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Effect of ambient gas on cavity formation for sphere impacts on liquids

Williams, Hollis; Sprittles, James; Padrino, Juan C.; Denissenko, Petr


Hollis Williams

James Sprittles

Juan C. Padrino

Petr Denissenko


Formation of a splash crown and a cavity following the impact of a sphere on a body of liquid is a classical problem. In the related problem of a droplet splashing on a flat surface, it has been established that the properties of the surrounding gas can influence the splashing threshold. At lower impact speeds, this is due mainly to the influence of gas kinetic effects, since the height of the gas lubrication film which is displaced during dynamic wetting is often comparable to the mean free path of the gas. At higher Weber and Reynolds numbers, on the other hand, inertial effects dominate and the density of the gas becomes important in determining whether a splash occurs. In this article, sphere impacts on a liquid body are investigated in a rarefied atmosphere using high-speed photography. It is found that the threshold entry speed for cavity formation is influenced by the density of the surrounding gas, whereas changing the mean free path of the gas has no effect. We attribute this phenomenon to the gas slowing the sealing of the thin crown sheet behind the sphere. This assertion is supported with experimental measurements of the liquid sheet thickness. In the range of parameters considered, the splash crown influences the movement of the contact line.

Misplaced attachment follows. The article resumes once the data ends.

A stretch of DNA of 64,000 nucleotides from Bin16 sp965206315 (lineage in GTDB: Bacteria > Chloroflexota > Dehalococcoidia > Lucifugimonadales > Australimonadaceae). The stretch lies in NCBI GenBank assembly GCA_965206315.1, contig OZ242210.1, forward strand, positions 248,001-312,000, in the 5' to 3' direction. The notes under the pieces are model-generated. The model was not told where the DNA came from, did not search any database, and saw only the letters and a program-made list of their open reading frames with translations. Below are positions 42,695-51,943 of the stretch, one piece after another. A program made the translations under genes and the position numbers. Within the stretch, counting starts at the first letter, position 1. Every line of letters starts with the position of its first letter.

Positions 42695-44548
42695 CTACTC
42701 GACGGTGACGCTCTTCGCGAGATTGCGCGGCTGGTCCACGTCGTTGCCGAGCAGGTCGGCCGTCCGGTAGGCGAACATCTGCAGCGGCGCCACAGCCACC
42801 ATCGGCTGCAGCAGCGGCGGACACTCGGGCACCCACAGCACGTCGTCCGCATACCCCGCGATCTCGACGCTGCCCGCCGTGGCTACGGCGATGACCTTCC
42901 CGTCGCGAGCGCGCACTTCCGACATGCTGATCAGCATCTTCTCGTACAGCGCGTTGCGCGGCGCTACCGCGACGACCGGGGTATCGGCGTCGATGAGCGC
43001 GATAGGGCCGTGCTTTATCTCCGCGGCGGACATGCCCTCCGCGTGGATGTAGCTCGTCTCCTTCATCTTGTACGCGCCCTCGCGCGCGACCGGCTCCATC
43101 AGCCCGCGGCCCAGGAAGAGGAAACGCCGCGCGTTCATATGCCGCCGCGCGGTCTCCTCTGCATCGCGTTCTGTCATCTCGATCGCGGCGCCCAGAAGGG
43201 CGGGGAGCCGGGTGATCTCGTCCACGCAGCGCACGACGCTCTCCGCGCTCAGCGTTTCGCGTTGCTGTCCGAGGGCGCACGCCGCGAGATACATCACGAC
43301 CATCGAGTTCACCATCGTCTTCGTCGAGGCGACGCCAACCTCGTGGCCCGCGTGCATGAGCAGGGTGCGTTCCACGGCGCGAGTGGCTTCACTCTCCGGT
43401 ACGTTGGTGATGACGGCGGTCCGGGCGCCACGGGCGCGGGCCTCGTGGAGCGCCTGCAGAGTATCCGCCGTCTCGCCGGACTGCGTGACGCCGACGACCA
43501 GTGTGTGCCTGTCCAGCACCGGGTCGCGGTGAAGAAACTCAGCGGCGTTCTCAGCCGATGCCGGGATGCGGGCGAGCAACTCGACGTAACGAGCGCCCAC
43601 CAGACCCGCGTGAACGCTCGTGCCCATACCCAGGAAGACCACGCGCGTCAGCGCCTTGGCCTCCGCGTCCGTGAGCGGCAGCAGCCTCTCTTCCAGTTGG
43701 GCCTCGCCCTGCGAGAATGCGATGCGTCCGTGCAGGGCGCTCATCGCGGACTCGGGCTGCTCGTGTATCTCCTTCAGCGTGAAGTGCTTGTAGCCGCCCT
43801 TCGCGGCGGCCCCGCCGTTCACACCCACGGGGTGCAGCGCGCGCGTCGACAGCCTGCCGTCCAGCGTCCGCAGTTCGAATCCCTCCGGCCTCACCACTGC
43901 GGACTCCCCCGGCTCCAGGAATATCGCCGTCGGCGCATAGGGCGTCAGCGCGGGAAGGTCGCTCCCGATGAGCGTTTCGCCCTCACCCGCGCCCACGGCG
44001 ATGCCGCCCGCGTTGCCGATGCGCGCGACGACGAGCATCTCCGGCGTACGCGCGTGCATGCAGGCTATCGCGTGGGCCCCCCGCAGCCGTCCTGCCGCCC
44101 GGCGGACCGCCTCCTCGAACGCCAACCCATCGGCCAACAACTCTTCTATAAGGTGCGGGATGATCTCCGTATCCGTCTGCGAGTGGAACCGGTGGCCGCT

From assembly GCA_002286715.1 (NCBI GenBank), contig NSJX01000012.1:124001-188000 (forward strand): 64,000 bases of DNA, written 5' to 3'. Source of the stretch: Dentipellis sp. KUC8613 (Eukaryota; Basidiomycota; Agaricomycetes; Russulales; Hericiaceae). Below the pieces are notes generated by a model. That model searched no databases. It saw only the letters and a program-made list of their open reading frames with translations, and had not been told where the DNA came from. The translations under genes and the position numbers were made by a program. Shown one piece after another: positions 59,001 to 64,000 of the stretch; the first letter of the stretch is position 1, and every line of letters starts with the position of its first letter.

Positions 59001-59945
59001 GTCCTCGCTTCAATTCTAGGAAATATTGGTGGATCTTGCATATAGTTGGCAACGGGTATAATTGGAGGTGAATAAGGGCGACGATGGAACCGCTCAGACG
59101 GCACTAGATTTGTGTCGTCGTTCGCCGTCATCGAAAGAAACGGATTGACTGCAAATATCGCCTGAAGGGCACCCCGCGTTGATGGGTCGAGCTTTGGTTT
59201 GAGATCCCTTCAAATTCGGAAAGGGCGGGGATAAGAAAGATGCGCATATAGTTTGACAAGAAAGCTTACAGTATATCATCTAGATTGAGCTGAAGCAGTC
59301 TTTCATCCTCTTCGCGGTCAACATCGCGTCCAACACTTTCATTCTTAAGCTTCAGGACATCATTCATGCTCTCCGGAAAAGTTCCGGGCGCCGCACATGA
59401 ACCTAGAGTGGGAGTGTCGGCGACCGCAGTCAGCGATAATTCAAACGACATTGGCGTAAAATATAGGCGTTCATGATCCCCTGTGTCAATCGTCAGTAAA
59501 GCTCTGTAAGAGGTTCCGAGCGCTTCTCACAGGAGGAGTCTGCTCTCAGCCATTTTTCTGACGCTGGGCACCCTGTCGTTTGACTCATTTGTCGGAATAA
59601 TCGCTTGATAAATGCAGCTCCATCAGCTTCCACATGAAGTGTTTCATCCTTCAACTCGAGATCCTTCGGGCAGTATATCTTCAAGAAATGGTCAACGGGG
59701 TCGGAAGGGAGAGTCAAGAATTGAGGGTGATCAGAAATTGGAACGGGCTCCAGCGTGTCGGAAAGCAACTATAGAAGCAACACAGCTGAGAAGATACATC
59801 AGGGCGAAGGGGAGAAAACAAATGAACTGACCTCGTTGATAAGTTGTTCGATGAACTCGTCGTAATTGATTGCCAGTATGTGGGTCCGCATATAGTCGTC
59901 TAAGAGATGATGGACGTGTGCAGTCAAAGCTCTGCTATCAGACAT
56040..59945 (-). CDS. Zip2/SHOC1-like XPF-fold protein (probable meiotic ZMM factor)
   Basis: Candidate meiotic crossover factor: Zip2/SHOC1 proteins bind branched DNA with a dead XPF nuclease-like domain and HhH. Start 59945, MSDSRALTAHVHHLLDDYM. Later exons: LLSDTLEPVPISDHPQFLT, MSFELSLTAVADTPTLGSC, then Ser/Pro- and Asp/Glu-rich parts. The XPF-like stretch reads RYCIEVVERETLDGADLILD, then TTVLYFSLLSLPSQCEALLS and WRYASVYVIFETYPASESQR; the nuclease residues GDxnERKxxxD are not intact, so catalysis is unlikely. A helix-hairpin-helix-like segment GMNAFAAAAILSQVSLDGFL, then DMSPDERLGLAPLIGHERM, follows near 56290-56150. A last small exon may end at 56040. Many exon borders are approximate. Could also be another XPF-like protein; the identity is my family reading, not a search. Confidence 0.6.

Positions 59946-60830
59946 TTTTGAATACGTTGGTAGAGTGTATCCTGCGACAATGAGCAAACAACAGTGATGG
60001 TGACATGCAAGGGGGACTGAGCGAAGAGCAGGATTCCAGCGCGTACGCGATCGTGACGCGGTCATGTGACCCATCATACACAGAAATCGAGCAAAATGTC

Journal Article Type Article
Acceptance Date Aug 3, 2022
Online Publication Date Sep 23, 2022
Publication Date 2022
Deposit Date Dec 13, 2022
Journal Physical Review Fluids
Print ISSN 2469-990X
Publisher American Physical Society
Peer Reviewed Peer Reviewed
Volume 7
Issue 9
Article Number 094003
Public URL